 Direct Instruction Strategies: Cloze, demonstration, guided writing, lecturer, mnemonic
devices, practice and drill, prompting, review, visual stimuli, and Socratic dialogue.
 Independent Learning Strategies: Homework, independent reading, independent
study, learning log, memorization, portfolio, reflection, report writing, and response
 Inquiry and Research Model Strategies: Inquiry process, questioning process,
research process, writing process.
 Learning skills accommodation: Interpersonal intelligence, intra-personal intelligence,
logical-mathematical intelligence, verbal-linguistic intelligence, and visual spatial
 Thinking Skills Strategies: Case study, classifying, concepts verification, concept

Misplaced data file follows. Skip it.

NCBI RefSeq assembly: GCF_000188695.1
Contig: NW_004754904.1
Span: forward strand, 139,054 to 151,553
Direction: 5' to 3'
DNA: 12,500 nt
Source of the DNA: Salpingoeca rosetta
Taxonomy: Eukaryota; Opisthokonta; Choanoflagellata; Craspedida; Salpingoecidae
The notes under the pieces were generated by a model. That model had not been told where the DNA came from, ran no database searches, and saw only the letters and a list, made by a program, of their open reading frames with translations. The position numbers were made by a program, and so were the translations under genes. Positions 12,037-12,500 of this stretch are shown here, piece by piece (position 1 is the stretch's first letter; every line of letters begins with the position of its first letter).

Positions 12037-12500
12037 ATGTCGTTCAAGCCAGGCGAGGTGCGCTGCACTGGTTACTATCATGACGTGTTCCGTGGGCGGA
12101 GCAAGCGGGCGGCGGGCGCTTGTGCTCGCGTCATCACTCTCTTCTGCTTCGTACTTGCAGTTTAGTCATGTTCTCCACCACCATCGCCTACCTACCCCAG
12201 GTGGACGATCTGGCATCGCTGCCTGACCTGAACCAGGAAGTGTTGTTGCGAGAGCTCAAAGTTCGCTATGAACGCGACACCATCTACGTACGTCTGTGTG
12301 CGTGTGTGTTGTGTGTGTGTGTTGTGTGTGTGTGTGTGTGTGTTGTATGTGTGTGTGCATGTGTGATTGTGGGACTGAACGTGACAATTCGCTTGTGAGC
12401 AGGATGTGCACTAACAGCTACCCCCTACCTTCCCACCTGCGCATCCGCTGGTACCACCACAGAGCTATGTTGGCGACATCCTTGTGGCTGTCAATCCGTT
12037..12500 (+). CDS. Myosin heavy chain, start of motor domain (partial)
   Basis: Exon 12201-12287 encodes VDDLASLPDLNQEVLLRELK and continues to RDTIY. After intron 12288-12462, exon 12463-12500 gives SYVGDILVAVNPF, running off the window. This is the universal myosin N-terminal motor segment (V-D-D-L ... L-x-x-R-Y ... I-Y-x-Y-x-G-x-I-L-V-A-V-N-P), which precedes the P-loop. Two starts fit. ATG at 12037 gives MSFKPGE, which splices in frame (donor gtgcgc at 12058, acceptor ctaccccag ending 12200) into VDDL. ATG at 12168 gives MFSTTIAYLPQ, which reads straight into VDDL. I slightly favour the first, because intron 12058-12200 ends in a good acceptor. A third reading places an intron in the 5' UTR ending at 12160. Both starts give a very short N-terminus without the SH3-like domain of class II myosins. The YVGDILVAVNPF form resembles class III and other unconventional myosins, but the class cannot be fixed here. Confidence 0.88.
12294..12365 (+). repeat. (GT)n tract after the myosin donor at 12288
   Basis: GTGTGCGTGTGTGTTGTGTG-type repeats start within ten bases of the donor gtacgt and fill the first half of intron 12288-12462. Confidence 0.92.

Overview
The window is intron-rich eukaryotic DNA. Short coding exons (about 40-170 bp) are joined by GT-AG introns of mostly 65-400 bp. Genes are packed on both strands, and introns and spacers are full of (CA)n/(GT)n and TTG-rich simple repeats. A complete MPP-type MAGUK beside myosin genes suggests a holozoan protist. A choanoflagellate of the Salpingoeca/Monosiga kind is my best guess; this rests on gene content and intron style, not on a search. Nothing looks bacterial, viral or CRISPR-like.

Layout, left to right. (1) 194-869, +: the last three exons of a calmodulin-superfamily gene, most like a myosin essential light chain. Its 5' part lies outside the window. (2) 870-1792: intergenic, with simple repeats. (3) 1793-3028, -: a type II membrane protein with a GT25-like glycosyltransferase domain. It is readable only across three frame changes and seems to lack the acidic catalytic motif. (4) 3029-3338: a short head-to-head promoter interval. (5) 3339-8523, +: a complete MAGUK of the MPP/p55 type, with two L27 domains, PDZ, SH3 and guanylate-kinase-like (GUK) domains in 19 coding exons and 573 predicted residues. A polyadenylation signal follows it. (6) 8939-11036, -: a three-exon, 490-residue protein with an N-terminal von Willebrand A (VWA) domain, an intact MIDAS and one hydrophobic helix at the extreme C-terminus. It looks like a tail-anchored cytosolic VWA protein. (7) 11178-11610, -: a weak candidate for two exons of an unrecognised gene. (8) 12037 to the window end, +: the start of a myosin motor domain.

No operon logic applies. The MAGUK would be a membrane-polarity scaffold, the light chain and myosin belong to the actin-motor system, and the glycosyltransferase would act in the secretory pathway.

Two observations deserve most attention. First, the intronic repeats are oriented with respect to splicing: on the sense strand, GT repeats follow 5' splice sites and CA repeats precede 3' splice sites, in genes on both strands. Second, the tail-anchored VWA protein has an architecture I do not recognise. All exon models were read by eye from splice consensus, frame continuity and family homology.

mapping, expressing another point of view, issue-based analysis, lateral thinking,
media analysis, meta-cognitive reflection, oral explanation, problem posing, problemsolving, and writing to learn.
Assessment and evaluation strategies:
Our theory of assessment and evaluation follows the Ministry of Education's Growing Success
document, and it is our firm belief that doing so is in the best interests of students. We seek to
design assessment in such a way as to make it possible to gather and show evidence of
learning in a variety of ways to gradually release responsibility to the students, and to give
multiple and varied opportunities to reflect on learning and receive detailed feedback.
Growing Success articulates the vision the Ministry has for the purpose and structure of
assessment and evaluation techniques. There are seven fundamental principles that ensure